While 2016 pulse yields were down on last year and marketing difficulties persist, enthusiasm for growing the crops remains, according to the Pulse Growers Research Organisation (PGRO).
British Edible Pulses Association (BEPA) vice president, Franek Smith, says: “This year yields were down on 2015, an exceptional year, but people are finding pulses good gross margin contributors in a rotation.”
Pulse cropping has come back significantly from a 30-year low in 2013, says Roger Vickers, PGRO chief executive. “It is not back to its maximum but more or less back to normal.”
Mr Smith says 179,000ha (447,500 acres) of beans and 50,000ha (125,000 acres) of peas were grown in the 2016 harvest season, a considerable increase on the last two years. “Factors that could affect bean area in the future are a devalued pound making exports more competitive, rotation timing, a lack of alternatives, oilseed rape establishment problems and black-grass.”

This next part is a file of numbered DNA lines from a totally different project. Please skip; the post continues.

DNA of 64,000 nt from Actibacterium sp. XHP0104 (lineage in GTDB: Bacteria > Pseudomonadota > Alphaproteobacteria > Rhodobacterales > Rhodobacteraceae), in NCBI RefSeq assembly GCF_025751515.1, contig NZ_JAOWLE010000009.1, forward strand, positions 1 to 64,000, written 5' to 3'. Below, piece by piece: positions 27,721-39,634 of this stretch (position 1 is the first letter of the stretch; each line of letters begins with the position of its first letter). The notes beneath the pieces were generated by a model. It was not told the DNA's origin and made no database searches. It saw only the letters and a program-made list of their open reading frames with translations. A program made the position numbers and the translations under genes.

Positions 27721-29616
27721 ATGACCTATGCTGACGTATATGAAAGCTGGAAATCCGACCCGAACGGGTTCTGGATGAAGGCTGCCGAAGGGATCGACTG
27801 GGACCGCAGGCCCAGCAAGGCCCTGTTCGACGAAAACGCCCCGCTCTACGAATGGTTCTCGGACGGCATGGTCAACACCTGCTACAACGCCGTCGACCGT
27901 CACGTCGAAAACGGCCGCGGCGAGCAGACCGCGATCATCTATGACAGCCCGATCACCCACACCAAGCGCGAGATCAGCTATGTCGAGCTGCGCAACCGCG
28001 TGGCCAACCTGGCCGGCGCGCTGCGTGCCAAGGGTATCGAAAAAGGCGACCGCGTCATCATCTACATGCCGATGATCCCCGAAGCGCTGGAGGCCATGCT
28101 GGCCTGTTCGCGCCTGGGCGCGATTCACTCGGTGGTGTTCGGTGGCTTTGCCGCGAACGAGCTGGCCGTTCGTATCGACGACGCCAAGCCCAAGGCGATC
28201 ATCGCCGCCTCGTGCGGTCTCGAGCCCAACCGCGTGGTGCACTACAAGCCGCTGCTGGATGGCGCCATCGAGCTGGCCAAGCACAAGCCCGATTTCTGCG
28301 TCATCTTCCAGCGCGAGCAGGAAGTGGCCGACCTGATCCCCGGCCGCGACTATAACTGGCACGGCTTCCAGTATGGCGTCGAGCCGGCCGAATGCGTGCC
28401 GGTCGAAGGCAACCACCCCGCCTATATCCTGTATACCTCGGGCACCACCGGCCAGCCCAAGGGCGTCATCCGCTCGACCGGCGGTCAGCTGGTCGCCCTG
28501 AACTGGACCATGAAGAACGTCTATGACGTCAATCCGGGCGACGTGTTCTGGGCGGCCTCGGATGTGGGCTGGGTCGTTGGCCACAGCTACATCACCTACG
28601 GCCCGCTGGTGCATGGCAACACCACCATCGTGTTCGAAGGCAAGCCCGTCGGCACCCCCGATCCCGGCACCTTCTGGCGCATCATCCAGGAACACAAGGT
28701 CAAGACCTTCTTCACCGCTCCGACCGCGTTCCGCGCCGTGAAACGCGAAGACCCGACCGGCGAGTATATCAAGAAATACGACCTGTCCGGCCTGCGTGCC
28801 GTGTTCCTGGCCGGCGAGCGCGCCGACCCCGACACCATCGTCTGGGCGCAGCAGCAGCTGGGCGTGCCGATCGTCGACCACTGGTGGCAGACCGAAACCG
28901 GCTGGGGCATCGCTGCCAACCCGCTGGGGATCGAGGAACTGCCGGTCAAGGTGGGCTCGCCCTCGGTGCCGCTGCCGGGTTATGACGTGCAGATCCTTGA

However, competition from Baltic growers, quality issues associated with bruchid beetle and stem nematode activity and Egyptian currency issues have curtailed exports this season, particularly to key importer, Egypt. So far 100,000 tonnes of beans have been exported there, half the usual amount by this time, according to Mr Smith.
“However, the quality from the Baltics was not as good as expected and we should be able to come back into the market. Egypt had 100,000 tonnes of carryover so took a while to take new crop. Now hopefully it will pick up some pace.”
Meanwhile, large blue peas have seen buoyant demand, says Mr Smith. “More large blues than ever have been sold this year, tightening supplies in 2017 with some lucrative contracts around.”
The lower value of the pound against the euro has driven exports to Europe and International Year of Pulses has also encouraged sales, he adds.